(Prof. Dr. Johannes Stroux, President of the Academy of Science, East Berlin, 1950)

 

“Here stands before us a truly timeless and great structure which even from the ruins still speaks to us in a loud and impressive way. One should save it and rebuild it. In Berlin however, the process of demolition and pulling down buildings continues – the blowing up of the Berlin Palace is an inconceivable act of a fanatical will to destroy which history will judge as senseless and wanton.”
(Prof. Dr. Ernst Gall, General Director of the Prussian and Bavarian Administration for Palaces and Gardens, 1950)

View from the vestibule of the Elisabeth Hall into the Schlüter courtyard, 1950. Above the north façade one sees the burned out dome of the Berlin cathedral.

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Hundreds of “FDJ” (Free German Youth) members were commandeered as “volunteer building cadres” and sent into the demolished ruins. Surrounded by pictures (from the left) of Grotewohl, Stalin and the State President of the German Democratic republic, Pieck, and supported by a brass band in front of the Neptune Fountain by Portal IV, they worked to build a new Berlin by construction the desolate demonstration square.

“My conscience is at peace. For the moment everyone is crying out, but once the Palace is gone, not one voice will be heard thereafter.”
(Otto Grotewohl, Communist Party, Ministerpresident of the GDR, 1950)

 

“The resulting formlessly spreading open space would have on it eastern edge (not even at its center) the cathedral as its only accent – that pseudotechtonic construction of misunderstood overblown pomp which has always disturbed the viewer and now, in its isolation, will be even more obtrusive. Do we really want this? Next to the towering cathedral dome, no building in the same avenue – only separated from it by the width of one street – can be erected that can somehow dominate the area. It will always be repressed by the cathedral.”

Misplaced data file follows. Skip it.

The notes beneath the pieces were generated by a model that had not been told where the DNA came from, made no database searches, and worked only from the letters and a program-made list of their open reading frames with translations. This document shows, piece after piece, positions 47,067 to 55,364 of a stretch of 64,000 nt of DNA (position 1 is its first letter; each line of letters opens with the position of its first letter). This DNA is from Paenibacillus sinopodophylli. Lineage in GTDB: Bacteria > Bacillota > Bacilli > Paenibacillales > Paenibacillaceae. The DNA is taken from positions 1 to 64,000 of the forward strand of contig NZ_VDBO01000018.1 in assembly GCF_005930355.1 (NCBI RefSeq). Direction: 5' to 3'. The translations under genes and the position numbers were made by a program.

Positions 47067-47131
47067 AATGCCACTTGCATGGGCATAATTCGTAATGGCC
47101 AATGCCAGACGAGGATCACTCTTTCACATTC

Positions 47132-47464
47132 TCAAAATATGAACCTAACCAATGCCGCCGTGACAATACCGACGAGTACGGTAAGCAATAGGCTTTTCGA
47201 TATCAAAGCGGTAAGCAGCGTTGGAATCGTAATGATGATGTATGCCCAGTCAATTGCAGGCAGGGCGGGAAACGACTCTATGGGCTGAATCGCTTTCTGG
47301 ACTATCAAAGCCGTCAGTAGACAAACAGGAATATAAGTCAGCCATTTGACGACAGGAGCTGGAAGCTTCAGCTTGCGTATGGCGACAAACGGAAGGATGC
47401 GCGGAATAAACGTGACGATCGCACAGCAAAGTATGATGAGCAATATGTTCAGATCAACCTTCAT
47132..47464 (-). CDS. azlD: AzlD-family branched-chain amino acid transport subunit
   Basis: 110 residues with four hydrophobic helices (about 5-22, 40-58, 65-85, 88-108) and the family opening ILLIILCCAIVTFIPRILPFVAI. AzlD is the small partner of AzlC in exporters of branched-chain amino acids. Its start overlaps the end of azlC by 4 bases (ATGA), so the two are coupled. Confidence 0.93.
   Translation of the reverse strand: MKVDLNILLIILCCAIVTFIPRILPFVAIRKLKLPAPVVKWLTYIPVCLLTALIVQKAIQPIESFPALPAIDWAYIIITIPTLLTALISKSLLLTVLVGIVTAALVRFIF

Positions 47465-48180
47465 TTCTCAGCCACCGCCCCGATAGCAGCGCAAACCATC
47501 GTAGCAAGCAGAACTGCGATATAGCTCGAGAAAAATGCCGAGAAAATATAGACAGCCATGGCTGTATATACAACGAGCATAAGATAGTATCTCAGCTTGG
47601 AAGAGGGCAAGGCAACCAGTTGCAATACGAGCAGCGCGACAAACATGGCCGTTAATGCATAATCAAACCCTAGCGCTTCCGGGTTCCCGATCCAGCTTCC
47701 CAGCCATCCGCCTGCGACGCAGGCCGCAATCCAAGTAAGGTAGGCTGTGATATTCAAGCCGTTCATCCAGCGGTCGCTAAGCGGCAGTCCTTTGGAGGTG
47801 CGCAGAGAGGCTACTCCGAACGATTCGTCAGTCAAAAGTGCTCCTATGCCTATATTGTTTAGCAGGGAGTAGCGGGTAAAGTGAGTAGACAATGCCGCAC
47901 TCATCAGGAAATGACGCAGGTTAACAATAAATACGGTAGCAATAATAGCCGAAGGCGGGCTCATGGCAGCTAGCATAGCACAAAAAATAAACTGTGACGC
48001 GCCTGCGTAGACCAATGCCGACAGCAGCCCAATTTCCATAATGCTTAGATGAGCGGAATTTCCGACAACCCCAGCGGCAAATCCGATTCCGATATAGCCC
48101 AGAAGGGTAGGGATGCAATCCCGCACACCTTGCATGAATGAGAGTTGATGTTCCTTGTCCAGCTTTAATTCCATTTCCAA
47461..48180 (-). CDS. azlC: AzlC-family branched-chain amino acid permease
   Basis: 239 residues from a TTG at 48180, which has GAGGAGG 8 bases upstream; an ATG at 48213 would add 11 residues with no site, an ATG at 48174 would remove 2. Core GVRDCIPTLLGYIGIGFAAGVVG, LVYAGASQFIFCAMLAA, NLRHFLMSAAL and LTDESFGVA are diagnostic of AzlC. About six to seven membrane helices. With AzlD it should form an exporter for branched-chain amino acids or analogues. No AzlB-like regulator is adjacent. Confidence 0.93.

(Ernst Gall, 1950)

 

“We had the choice – the palace or the cathedral. If we had torn down the cathedral, then we would have provided the west with grist for the mill for years and they would have accused us of attacking the church. Therefore it was better to choose the Palace. We can deal with the art historians!”
(Wilhelm Girnus, later State Secretary for Technical and Secondary Schooling in the German Democratic Republic, 1951)

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 “Whoever has even a trace of feeling for architecture knows that one can never provide posterity with an idea of the gigantic breadth of such a work as this merely through the removal of isolated architectural elements.”
(Kurt Reutti, journalist, 1950)

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“The people in power in east Berlin perceive the fame of the Palace as a discordant note from a long past cult of nobility. This has irritated their sensitive eardrums and must now be hushed. They prefer to hear their own noises on the demonstration square which they have built on the site of the demolished Palace. Yet this bleak square will also one day become a monument, a monument to lack of respect, to narrow mindedness, and to spiritual poverty.”
 (Prof. Ragnar Josephson, Svenska Dagbladet, Stockholm, 1950)

On special request we publish pictures of  the Ersamuskapelle of 1950, shortly before its demolition: